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Teaching instructor gifts $50 K. to Rutgers to establish certificate program

 William Dwyer, who works as a teaching instructor in the School of Management and Labor Relations, said the inspiration for becoming a manager came from a previous boss he had while working at PSEG.  – Photo by Photo by YouTube | The Daily Targum

William "Bill" Dwyer, who works as a teaching instructor in the School of Management and Labor Relations (SMLR), is gifting $50,000 to the University to establish a certificate program on negotiation and conflict resolution, which were skills Dwyer acquired at his old job. In addition, the Dwyer family will leave a significant portion of their estate to Rutgers, which is valued at approximately $3 million, according to Rutgers Today.

In the early 1980s, Dwyer was working for the Public Service Enterprise Group (PSEG) as a meter reader for electric and gas meters, but said he had a bad boss. While he loved the job because he was able to interact with customers, he claimed that his supervisor had a short temper. Once, Dwyer's boss even humiliated one of his co-workers in public for a mistake.

“He laced into this employee on a tirade,” Dwyer said, taking a deep breath as he recalled the moment. “This employee started to cry. This is a grown man, and he actually started to cry. He was so humiliated.” 

Due to the incident, Dwyer decided he wanted to change the way employees were treated in the workplace. His father suggested he become management instead of trying to fix it, which was why Dwyer enrolled in the Labor Studies and Employment Relations program at the University while he was still working at PSEG.

Dwyer found that the job was something he enjoyed. 

“I’d come here at night and I’d learn about new approaches to collective bargaining and new ways in which labor and management could work together, and then apply that the next day at work,” he said. 

In 1993, Dwyer earned his bachelor's degree in labor studies. Four years later in 1997, he also completed his master's degree in labor and industrial relations. He then became a supervisor himself, eventually moving on to become the manager of labor relations and employee relations for the entire workforce at PSEG, which was comprised of approximately 12,000 people.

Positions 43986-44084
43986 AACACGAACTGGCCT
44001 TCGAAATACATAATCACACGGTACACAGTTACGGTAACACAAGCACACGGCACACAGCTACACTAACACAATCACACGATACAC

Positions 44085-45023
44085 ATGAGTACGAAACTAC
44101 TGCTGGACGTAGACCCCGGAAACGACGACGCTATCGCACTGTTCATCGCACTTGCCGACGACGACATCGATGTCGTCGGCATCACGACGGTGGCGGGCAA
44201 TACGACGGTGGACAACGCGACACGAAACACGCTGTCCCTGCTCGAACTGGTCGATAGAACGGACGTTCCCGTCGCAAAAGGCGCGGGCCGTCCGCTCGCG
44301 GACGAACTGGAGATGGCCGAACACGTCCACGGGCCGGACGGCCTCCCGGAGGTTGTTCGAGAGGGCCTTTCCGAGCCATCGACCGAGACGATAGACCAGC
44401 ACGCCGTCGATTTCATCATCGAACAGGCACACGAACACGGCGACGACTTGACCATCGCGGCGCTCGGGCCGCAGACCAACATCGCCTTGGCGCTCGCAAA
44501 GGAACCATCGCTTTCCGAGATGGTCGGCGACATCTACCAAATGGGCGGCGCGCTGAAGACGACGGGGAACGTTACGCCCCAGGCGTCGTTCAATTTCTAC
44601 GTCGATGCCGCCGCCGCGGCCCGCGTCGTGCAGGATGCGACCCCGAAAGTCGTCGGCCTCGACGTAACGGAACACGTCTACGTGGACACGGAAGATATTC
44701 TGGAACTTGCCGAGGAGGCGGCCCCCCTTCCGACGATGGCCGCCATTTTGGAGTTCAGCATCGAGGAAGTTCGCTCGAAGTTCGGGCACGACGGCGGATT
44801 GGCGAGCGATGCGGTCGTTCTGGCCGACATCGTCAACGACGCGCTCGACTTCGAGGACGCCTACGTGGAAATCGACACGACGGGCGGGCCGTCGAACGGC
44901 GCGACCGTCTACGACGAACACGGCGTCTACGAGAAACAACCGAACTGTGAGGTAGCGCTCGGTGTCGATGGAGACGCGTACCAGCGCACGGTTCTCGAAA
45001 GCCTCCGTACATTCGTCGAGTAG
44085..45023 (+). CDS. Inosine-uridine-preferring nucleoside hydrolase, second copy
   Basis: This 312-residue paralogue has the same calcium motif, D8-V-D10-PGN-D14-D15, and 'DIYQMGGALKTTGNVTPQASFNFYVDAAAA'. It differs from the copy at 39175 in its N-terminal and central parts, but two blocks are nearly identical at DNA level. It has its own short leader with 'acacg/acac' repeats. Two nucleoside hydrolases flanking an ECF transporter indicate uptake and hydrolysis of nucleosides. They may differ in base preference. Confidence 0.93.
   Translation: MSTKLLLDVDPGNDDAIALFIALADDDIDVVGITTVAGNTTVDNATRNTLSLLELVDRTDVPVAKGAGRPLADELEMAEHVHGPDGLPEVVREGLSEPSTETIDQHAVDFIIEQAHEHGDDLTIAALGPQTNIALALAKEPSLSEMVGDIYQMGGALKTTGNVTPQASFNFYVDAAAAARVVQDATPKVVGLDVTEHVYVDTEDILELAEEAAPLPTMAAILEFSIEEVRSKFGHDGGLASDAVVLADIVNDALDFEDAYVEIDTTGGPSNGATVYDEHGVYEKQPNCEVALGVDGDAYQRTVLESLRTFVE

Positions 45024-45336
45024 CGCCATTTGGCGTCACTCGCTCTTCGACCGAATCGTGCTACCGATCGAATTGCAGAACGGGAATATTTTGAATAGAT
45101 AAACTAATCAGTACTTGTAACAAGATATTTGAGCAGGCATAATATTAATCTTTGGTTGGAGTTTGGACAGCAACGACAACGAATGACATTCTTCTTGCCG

Dwyer said he treated his employees with respect, and saw how customer service and efficiency improved as a result. In 2013, he retired from the company after working there for nearly 37 years. 

Later that same year, he became a teaching instructor at the School of Management and Labor Relations.

“I look around in faculty meetings, I have to pinch myself,” he said. “It’s like, ‘How did I get here?’ I’m surrounded by some of the people who taught me.” 

He estimates that in the six years he has taught at the University, he has worked with more than 2,400 students. He also founded the first student chapter of the Labor and Employment Relations Association, served as president of the School of Management and Labor Relations Alumni Association and had the opportunity to speak at multiple convocations.

 “He’s the best professor I’ve ever had,” said Thomas Costello IV, a School of Arts and Sciences senior. “He’s always there when I need advice, even if it has nothing to do with his class. I wouldn’t have gotten my first internship or my first job without his guidance.”  

Even when he no longer works as a teacher, Dwyer hopes to continue helping students. 

 “No other factor has had as much of an influence on my career and my success as the School of Management and Labor Relations,” Dwyer said. “So we’re going to give something back that is pretty substantial so that others can experience what I was fortunate enough to experience.” 

Thus, he and his family plan on giving $50,000 to the University for a new certificate program, which is the largest gift in the history of the School of Management and Labor Relations.

 “Bill and Lois Dwyer’s gift will have a tremendous impact on our school, today and in the future,” School of Management and Labor Relations Dean Adrienne Eaton said. “The certificate program will provide students with life skills that are critically important in nearly any profession, while the legacy gift will enable SMLR to award scholarships to students in need and support faculty and programs centered on conflict resolution and negotiation.” 

Nevin Kessler, president of Rutgers University Foundation, also expressed support for the Dwyers' donation.

“The tremendous support Bill and Lois have shown through their philanthropy really reflects the extraordinary engagement Bill has had with Rutgers over many years," he said. "It’s inspiring to see the Dwyers taking yet another step to prepare the next generation of leaders in his field.” 

Dwyer said the boss from his past had passed away many years ago, but is now remembered as an inspirational figure. He even keeps a picture of his former boss in his office.

 “Every night when I leave work, I look at that picture and I say, ‘Thanks,’” Dwyer said. “I wouldn’t be here today if it wasn’t for him.” 

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